You really do not think that the party in power would do itself any harm in updating political donations do you?

The Liberal dominated legislative committee will be considering this bill over the summer. It is expected that they will stick to a minimum of sitting days. And they would hardly invite a skeptical Liberal apparatchik such as this one to make comments.

Besides, the Conservative and New Democratic members of the committee will only be there to earn some extra money over the summer. (Oh, you did not know that they were paid handsomely for their onerous summer chores?)

But it is the experienced campaign managers for each party who are the most knowledgeable about how political donations get from the deep pockets of contributors to where they are influencing votes for the party. And, in this Internet age, all parties are becoming more adept at drawing maximum funds from their on-line supporters.

And the party apparatchiks would hardly be among those who would leave the central party’s fundraising unlimited. That would leave the leader and the central party in total control of the party and its election process.

Nor would the apparatchiks like the high limit of $100,000 on third-party advertising. That would certainly buy a lot of full-page ads that could help turn an election around.

What also needs to be recognized are the many unrecorded debts that a candidate and party accumulate throughout an election. While these contributions might be considered of no monetary value, they are of very real value to the campaign and to the member of the provincial parliament.


Copyright 2016 © Peter Lowry

Complaints, comments, criticisms and compliments can be sent to  peter@lowry.me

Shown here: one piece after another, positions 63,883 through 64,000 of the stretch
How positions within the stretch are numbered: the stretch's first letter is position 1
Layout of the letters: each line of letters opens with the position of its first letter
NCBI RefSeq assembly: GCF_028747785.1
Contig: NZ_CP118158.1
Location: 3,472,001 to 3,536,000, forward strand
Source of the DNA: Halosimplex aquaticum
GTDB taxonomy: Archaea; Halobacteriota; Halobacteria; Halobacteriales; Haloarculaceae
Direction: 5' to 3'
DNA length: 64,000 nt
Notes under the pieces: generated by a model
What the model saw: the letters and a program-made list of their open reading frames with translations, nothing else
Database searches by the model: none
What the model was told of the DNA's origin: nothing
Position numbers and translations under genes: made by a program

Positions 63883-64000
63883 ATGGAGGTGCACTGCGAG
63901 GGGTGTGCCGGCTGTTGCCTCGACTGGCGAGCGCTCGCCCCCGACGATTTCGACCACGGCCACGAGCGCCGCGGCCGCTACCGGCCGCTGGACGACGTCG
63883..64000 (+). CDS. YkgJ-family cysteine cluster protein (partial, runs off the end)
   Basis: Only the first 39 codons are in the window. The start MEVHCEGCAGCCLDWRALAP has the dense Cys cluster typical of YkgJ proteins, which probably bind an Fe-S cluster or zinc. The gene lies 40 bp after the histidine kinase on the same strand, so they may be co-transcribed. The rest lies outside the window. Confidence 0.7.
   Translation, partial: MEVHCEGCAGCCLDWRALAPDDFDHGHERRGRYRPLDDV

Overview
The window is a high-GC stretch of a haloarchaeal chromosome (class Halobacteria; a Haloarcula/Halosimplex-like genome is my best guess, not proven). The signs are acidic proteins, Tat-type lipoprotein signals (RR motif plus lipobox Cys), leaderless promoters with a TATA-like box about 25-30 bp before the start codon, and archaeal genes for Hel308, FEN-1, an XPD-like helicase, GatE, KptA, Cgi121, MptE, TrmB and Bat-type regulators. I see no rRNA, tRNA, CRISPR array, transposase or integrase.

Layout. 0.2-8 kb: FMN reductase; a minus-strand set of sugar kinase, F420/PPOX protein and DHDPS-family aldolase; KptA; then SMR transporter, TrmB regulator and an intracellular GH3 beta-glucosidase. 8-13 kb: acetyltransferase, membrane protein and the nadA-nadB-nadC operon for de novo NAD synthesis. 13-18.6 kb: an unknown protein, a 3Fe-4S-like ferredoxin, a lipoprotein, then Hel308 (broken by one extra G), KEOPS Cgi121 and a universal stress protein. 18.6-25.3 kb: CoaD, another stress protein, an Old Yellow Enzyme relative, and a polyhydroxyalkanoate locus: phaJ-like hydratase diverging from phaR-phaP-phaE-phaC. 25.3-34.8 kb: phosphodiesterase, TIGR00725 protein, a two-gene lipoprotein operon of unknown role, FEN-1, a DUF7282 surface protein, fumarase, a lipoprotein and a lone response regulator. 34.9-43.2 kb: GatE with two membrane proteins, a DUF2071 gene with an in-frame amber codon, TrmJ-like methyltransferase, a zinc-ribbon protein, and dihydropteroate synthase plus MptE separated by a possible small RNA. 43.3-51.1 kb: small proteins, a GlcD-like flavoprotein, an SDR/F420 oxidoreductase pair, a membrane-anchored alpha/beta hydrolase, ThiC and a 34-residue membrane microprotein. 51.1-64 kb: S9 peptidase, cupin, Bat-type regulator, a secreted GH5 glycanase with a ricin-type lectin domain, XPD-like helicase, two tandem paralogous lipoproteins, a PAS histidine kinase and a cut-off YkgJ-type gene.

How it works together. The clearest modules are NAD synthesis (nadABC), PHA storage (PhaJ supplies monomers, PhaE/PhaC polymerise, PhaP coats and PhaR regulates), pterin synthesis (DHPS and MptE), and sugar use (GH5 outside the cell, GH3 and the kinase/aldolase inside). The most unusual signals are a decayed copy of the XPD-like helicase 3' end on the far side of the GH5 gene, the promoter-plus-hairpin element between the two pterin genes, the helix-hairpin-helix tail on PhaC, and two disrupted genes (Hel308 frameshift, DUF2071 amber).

Welcome to our revolution.

May 18th, 2016 by Peter Lowry

Canadians seem to range from raging lassitude to constrained ennui. It is hard to get them excited or motivated over more than a hockey game. It is not that they do not care, they just consider their own lives more interesting.

This concern came up the other day by way of a long e-mail from a fellow progressive. He thought young Trudeau might be the answer for Canada last year but he now has his vote parked firmly with the Greens. He tells us he is surprised by the progressiveness of their platform. Obviously, with the fewer people writing it, the more progressive your platform can become.

In disparaging Justin Trudeau, our fellow progressive now refers to him as ‘Slick.’ He believes that both the Liberals and New Democratic Party have succumbed to neoliberal corporatism. He sees Trudeau and team selling us out for a few pieces of silver to the Europeans and to Trans-Pacific Rape.

And yet your Babel-on-the-Bay writer has an honourable background of protest. In 1993, we tried to help Mel Hurtig. He was less than pleased when some of us Toronto supporters started to refer to his new party as the National Socialist Party of Canada. It was soon obvious that the National Party was a disaster in the making and we smarter apparatchiks bowed out. The only good news in the 1993 election was that the National Party got more votes than the Greens.

Through the decade of scrimmaging between Jean Chrètien and Paul Martin, we were too busy keeping our head above water to give a damn about either. And the Liberal Party of Canada was something of a lost cause. We felt sorry for Stèphane Dion, puzzled by Michael Ignatieff but speaking to young Trudeau before he ran for the leadership gave us some hope.